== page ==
From the time we learn to speak, we’re told that if you don’t have anything nice to say, don’t say anything at all. While this advice may work for everyday life, it is, as Kim Scott has seen, a disaster when adopted by managers.
Scott earned her stripes as a highly successful manager at Google and then decamped to Apple, where she developed a class on optimal management. She has earned growing fame in recent years with her vital new approach to effective management, the “radical candor” method.
Radical candor is the sweet spot between managers who are obnoxiously aggressive on one side and ruinously empathetic on the other. It’s about providing guidance, which involves a mix of praise as well as criticism—delivered to produce better results and help employees achieve.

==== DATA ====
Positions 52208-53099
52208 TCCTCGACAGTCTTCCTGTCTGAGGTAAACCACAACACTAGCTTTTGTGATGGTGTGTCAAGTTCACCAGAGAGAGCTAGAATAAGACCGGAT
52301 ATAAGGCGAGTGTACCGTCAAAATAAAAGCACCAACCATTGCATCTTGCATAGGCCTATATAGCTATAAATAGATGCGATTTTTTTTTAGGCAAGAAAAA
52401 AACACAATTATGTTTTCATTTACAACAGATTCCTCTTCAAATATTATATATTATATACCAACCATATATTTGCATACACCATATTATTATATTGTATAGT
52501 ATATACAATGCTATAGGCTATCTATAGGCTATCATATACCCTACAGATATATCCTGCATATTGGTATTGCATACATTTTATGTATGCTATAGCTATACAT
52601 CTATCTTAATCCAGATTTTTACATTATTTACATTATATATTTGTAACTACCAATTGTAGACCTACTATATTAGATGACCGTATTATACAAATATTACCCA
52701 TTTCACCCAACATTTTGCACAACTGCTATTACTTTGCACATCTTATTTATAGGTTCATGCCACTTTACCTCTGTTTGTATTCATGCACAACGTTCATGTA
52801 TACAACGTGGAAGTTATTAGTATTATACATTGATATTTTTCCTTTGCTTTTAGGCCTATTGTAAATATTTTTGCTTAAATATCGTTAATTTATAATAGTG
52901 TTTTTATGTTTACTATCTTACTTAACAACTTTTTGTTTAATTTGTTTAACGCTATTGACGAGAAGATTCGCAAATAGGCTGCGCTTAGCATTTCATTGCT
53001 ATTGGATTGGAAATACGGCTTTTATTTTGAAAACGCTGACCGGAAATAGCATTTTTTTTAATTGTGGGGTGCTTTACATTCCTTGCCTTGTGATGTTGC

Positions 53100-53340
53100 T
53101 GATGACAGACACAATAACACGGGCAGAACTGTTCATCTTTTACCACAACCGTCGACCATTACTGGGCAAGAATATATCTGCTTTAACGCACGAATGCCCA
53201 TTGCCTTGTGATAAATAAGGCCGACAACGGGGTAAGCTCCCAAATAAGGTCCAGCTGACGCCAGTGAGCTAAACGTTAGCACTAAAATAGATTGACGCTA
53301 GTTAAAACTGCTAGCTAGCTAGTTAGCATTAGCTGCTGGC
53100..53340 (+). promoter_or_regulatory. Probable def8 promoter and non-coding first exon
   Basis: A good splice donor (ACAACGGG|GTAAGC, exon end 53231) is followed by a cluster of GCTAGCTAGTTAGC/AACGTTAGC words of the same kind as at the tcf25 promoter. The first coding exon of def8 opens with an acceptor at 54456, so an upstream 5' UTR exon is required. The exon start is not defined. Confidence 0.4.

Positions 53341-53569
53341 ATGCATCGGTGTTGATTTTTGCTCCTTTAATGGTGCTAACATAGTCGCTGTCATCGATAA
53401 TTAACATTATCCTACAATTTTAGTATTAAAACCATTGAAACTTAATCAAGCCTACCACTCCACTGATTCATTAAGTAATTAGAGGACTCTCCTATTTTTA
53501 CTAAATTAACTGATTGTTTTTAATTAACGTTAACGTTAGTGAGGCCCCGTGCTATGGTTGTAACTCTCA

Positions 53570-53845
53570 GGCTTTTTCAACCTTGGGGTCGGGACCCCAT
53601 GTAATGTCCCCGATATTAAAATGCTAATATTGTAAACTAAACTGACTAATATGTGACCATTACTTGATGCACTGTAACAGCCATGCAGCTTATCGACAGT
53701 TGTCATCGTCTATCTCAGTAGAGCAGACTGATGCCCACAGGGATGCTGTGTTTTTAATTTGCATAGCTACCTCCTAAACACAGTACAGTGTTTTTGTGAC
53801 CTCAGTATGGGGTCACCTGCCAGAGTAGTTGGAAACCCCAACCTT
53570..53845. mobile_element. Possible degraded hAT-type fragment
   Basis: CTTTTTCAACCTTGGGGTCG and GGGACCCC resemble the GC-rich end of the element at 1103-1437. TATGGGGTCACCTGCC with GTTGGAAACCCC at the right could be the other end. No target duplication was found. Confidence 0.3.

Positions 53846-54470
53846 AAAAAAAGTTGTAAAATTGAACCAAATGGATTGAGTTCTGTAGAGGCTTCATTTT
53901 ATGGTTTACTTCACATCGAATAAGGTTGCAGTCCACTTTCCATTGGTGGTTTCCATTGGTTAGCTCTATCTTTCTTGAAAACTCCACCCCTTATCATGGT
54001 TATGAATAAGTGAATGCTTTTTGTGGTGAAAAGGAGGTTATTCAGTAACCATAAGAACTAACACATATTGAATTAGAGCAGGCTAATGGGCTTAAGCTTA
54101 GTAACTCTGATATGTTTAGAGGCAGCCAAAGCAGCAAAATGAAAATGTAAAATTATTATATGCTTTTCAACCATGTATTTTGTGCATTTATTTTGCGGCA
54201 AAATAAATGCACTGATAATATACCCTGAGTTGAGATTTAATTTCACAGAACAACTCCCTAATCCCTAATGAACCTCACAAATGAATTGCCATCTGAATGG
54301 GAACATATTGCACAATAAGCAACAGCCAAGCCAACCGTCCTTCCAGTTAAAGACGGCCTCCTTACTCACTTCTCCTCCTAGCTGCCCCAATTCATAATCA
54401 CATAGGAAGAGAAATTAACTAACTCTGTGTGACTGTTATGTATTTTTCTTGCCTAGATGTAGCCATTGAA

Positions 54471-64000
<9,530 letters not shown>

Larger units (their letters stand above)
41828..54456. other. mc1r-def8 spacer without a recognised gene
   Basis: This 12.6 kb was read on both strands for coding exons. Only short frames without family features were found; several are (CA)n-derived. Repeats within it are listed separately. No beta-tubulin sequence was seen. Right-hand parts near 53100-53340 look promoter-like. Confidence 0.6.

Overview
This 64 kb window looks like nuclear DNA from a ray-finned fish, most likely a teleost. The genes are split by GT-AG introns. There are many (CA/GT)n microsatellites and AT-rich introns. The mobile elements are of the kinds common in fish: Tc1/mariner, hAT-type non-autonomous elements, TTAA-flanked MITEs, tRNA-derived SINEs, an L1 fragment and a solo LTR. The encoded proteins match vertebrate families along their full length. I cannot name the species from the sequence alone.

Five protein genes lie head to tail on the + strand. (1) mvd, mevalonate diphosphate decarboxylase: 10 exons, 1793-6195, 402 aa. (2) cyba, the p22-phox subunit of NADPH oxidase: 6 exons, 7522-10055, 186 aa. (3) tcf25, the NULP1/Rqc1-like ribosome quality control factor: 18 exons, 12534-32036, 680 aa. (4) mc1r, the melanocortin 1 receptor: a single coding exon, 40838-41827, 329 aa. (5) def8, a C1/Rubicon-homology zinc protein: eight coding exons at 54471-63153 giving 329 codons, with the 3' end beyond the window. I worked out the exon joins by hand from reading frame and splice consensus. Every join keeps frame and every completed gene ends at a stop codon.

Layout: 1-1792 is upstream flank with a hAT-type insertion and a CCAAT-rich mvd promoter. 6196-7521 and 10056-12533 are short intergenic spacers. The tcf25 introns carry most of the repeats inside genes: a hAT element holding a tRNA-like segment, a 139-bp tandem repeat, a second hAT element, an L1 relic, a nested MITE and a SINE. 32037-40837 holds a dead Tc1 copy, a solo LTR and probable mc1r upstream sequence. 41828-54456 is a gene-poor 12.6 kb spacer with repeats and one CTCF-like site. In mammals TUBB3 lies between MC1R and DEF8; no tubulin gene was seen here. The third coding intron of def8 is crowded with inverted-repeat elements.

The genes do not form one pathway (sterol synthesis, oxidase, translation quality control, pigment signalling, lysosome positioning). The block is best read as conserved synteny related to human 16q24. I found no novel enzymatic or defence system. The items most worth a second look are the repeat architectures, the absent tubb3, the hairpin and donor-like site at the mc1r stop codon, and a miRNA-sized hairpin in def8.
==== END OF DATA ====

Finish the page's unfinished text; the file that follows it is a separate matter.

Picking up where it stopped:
Great bosses have strong relationships with their employees, and Scott has identified three simple principles for building better relationships with your employees: make it personal, get (sh)it done, and understand why it matters.
Radical Candor offers a guide to those bewildered or exhausted by management, written for bosses and those who manage bosses. Taken from years of the author’s experience, and distilled clearly giving actionable lessons to the reader; it shows managers how to be successful while retaining their humanity, finding meaning in their job, and creating an environment where people both love their work and their colleagues.